Each area on the board is one of four different land types. Swamp, Forest, Cave, or Settlement. This is important as each Beast has a favored terrain in which it can carry out special attacks, and some cards only work in certain terrain. The hunters in return, can lay traps in each of the four areas of the board, north east, north west, south east and south west, and do so across one of the four types of terrain. They can do so, in the knowledge of what areas the Beast they are fighting will be stronger in and be more likely to move into.

The Beast starts the game in the central space on the map. It can then move two spaces, north, south, east, or west, hidden from the hunter players. The Beast does this by choosing two cards from a huge deck, and placing them face down on the board. This records their turn so it cannot be changed or forgotten, but keep secret. In the final version of the game there will also be a mini map that the Beast player can use to track their progress. This sounds very useful as I was often plotting my moves in my head as the Beast player and the Hunters were staring at my eyes and head direction as I did this!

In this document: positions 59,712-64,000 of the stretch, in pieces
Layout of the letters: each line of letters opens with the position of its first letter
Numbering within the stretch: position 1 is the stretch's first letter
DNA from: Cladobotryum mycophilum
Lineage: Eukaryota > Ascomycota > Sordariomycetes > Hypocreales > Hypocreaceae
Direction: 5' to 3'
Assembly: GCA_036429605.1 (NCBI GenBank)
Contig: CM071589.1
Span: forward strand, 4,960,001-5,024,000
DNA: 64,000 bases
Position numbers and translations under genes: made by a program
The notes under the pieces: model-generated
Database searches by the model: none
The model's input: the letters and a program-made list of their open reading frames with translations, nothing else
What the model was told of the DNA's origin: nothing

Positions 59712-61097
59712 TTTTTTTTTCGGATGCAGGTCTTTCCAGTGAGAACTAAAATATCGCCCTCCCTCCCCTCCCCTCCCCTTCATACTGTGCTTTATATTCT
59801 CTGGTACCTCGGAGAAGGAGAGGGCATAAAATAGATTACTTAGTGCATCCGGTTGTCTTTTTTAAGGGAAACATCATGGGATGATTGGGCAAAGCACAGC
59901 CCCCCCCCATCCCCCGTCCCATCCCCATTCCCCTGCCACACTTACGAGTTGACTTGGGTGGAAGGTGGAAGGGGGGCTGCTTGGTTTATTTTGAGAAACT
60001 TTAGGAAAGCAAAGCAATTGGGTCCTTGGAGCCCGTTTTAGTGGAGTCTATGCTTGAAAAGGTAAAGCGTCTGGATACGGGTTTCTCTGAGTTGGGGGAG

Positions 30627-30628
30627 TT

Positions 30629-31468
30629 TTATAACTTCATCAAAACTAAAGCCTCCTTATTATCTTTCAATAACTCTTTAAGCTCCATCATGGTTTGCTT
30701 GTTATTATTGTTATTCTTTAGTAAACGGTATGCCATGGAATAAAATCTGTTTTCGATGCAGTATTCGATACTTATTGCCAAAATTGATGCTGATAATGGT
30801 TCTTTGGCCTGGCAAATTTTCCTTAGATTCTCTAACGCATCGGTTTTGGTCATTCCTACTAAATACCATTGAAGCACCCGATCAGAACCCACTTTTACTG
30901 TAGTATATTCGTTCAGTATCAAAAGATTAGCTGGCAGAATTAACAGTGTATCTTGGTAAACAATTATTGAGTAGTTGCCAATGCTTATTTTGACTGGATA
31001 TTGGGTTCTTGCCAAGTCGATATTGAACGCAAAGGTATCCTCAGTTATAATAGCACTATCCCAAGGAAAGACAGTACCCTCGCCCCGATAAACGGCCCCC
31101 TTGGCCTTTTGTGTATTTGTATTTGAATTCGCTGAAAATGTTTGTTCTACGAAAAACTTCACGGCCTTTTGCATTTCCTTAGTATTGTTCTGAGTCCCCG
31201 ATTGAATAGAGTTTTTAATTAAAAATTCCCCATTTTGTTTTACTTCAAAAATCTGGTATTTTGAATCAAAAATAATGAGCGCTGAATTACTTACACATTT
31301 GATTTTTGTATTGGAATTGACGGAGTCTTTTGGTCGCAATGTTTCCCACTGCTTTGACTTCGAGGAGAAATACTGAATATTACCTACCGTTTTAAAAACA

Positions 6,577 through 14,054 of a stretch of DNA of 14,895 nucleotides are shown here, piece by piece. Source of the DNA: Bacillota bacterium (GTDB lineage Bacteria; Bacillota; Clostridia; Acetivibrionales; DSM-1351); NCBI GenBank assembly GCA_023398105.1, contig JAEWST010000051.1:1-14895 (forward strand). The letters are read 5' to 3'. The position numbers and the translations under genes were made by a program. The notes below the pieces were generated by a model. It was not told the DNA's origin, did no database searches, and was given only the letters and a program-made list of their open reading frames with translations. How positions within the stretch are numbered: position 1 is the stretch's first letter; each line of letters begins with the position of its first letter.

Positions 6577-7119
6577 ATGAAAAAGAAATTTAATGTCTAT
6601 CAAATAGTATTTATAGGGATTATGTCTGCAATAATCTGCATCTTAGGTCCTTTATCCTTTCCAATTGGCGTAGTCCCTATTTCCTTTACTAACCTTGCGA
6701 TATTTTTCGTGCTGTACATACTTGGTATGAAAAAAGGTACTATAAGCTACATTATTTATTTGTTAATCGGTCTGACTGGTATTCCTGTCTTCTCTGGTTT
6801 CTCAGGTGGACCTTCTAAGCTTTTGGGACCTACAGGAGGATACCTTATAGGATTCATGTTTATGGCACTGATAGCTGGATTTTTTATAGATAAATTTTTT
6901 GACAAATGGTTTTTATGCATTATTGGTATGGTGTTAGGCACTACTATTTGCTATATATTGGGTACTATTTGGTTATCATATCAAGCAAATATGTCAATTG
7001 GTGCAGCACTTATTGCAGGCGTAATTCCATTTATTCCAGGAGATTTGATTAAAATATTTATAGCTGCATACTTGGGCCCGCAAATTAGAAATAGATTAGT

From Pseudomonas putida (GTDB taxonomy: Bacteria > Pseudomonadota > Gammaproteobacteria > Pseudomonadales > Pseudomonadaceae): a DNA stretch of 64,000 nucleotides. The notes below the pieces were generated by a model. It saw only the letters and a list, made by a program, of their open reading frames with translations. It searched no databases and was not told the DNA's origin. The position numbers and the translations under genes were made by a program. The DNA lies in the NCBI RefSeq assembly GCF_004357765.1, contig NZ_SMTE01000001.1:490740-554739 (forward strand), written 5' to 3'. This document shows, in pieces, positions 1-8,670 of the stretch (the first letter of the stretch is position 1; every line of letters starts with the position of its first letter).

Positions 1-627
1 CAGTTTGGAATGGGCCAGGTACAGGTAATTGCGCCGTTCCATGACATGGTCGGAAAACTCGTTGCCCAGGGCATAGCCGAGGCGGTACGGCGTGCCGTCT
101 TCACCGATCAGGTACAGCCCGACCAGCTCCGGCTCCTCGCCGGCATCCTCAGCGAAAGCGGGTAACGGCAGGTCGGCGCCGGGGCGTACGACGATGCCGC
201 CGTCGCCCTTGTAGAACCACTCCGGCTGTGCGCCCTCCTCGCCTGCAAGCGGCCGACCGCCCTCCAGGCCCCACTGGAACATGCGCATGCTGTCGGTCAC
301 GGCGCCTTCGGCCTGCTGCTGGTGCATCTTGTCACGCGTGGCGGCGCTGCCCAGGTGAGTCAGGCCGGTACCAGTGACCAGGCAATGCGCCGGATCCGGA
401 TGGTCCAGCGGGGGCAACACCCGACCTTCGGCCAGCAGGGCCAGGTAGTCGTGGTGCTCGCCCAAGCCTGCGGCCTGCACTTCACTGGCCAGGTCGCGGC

The Beast also has the option to play a no movement card. This is a good way to fool the hunters as from their perspective, it looks like you moved. You have played a card just the same. But of course, the Beast simply hid into the background. Waiting to pounce.


The Beast will only ever reveal itself when it attacks or is found by the hunters from a successful hunt action. But the Beast will give away clues throughout the game as to its whereabouts. Firstly, and the main way this happens is whenever any hunter moves onto a location that was a space in which the Beast recently moved through. When this happens, the Beast must place a footprint token on that space to let the hunter know they found live tracks.